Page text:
Subscribe to our newsletter

(Credit: Alamy)


Why John Lydon feels "responsibility" about the death of Sid Vicious


Sid Vicious was a flawed individual who lived a life that was only heading in one direction, and unfortunately, his demise was inevitable. However, John Lydon still feels a “serious sense of responsibility” about his death and takes some of the blame for the harrowing series of events which led to the bassist’s demise.

Following the end of the Sex Pistols, Vicious’ life went even more off the rails, and his relationship with Nancy Spungen was cancerous. They both became reliant on heroin and abused each other relentlessly. It was a toxic partnership en route to devastation from the beginning and tragically struck on October 12th, 1978.

Spungen was only 20 when she was found under the sink of their hotel room in New York’s fashionable Chelsea district with a single fatal stab wound to the abdomen. Her death remains mysterious, and although Vicious was immediately charged with second-degree murder, he too died before the trial reached a conclusive end.

‘PISTOL’ Review: Danny Boyle’s Sex Pistols re-telling is a little vacant

Read More

Virgin Records paid for his $50,000 bail, which released him from Bellevue Hospital psychiatric ward. The bassist served seven weeks of detention at detox at Riker’s Island jail. However, he was released on February 1st, 1979, and that same day, he attended a party and subsequently died of a heroin overdose in the early hours of the morning. 

A cataclysmic chain of events led to them dying in avoidable circumstances that Lydon feels responsible for because he introduced Sid to Nancy. “The biggest joke of all was Sid would never have hooked up with a girl like Nancy, unless I introduced her to him, which I did,” he painfully once said while simultaneously trying to fight back the tears. “So I take some really serious sense of responsibility in Sid’s demise because of that. I miss my friends.”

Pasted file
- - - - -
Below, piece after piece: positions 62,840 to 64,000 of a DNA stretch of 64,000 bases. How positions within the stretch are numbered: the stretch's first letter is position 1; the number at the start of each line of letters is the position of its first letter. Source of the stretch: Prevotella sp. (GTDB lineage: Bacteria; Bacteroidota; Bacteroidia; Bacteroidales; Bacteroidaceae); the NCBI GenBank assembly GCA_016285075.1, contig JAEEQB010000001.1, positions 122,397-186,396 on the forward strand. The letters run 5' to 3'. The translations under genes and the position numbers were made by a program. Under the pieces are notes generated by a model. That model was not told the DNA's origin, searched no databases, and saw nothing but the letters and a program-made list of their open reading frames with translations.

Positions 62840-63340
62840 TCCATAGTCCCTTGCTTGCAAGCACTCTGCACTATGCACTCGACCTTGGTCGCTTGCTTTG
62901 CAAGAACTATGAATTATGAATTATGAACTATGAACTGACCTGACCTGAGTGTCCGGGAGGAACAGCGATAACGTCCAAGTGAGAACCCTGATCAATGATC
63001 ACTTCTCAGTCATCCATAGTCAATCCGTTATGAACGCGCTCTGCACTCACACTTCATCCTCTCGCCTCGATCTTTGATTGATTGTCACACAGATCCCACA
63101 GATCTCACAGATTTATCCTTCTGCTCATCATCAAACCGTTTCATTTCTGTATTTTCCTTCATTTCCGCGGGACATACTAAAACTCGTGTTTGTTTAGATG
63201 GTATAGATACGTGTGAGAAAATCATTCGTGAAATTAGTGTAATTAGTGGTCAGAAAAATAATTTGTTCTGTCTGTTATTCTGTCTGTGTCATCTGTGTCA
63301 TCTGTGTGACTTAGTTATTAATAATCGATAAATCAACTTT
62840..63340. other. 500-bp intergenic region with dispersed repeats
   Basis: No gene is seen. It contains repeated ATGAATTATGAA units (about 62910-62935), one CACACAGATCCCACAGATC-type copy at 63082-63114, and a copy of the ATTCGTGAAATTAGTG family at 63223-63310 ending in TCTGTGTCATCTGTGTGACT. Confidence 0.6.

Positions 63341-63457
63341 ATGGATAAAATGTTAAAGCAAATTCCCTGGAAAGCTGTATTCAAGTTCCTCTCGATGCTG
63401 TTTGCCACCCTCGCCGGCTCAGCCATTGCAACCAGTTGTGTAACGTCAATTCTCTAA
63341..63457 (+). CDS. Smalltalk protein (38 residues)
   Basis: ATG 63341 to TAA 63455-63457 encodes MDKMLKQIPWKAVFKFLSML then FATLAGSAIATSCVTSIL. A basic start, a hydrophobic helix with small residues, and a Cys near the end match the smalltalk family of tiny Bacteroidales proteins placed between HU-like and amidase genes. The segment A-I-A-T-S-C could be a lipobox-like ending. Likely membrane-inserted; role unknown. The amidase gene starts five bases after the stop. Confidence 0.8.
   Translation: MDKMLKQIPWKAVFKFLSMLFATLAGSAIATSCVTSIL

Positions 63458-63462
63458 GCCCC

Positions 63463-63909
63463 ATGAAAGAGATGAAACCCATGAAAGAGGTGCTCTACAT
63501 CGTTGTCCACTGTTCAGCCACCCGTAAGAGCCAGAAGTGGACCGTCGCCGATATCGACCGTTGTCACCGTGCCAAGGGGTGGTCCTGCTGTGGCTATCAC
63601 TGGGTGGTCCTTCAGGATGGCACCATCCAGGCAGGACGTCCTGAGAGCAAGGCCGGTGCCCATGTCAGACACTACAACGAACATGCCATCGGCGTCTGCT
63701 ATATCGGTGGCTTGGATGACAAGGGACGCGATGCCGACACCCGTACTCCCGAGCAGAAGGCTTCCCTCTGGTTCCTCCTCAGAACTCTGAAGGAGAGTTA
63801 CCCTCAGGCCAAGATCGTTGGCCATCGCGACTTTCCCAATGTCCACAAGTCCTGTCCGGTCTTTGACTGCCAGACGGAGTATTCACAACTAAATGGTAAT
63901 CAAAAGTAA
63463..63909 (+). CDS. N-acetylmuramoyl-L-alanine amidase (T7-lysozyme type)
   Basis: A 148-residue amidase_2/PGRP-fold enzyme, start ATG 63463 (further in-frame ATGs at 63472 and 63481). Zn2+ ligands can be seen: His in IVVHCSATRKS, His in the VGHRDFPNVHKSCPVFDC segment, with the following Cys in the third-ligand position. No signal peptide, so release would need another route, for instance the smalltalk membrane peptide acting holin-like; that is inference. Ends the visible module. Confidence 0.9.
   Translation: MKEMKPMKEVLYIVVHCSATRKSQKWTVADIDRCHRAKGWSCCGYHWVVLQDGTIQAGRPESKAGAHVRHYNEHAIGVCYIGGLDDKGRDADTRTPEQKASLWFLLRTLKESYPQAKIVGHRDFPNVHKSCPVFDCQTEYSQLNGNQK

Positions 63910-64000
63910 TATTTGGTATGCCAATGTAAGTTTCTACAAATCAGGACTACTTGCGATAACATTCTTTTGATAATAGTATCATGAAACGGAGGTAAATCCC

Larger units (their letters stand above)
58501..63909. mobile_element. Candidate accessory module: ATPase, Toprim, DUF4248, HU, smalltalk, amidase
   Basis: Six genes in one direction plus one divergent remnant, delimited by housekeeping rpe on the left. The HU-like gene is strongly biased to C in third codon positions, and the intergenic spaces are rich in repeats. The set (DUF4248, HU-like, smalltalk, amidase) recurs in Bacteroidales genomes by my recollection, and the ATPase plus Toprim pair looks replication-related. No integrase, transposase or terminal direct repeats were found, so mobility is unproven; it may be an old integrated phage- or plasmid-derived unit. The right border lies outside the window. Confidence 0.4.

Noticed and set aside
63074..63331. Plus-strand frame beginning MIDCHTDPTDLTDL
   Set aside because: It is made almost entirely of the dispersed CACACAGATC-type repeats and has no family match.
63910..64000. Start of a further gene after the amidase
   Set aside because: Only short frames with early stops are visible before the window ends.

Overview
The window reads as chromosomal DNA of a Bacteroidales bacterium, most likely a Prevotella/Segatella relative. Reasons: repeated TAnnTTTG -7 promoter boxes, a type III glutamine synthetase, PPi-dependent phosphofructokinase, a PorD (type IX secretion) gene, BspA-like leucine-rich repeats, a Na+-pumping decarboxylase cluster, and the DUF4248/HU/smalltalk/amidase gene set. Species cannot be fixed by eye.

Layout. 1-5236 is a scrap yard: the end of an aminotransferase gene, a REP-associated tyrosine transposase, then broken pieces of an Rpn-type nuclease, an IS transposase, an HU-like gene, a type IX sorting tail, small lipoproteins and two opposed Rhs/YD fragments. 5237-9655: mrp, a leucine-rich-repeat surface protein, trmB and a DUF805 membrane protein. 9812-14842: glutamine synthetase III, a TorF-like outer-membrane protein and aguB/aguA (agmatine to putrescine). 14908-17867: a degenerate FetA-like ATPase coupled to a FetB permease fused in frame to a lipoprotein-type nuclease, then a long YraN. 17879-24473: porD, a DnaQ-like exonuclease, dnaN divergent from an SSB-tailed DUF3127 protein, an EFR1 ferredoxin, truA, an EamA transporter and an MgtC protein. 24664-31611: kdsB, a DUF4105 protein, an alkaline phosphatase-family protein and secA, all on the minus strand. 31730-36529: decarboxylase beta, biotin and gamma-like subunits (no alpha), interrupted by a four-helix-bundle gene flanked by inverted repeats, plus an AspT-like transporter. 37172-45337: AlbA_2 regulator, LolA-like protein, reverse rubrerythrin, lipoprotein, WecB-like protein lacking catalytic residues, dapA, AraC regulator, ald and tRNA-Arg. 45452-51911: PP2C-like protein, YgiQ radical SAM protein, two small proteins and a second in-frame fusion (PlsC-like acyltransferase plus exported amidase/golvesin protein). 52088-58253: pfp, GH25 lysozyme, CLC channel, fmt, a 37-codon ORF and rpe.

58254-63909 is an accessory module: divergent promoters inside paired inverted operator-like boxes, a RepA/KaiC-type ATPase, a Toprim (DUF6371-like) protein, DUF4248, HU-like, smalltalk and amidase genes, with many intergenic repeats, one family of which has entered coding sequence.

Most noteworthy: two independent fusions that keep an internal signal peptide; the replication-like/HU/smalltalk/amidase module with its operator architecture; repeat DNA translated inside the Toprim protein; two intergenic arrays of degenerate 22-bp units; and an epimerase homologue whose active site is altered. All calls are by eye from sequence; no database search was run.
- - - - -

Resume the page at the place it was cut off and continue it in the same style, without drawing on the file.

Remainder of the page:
Additionally, Lydon told Gloucestershire Live in 2014: “He didn’t stand a chance. His mother was a heroin addict. I feel bad that I brought him into the band, he couldn’t cope at all. I feel a bit responsible for his death. There you are, I have confessed my demons.”

Even before joining the Sex Pistols, Vicious had his problems and being thrown into the cauldron made things infinitely worse. He used heroin as a tool to run away from his demons rather than deal with the issues which stemmed from his traumatic childhood, and the bassist simply wasn’t mentally stable enough to be in the most notorious band in Britain.

On the other hand, his problems would likely have festered even if he never became the poster boy of punk. Although, Nancy could be here today if she wasn’t dragged into his life which would tragically play a role in her premature death.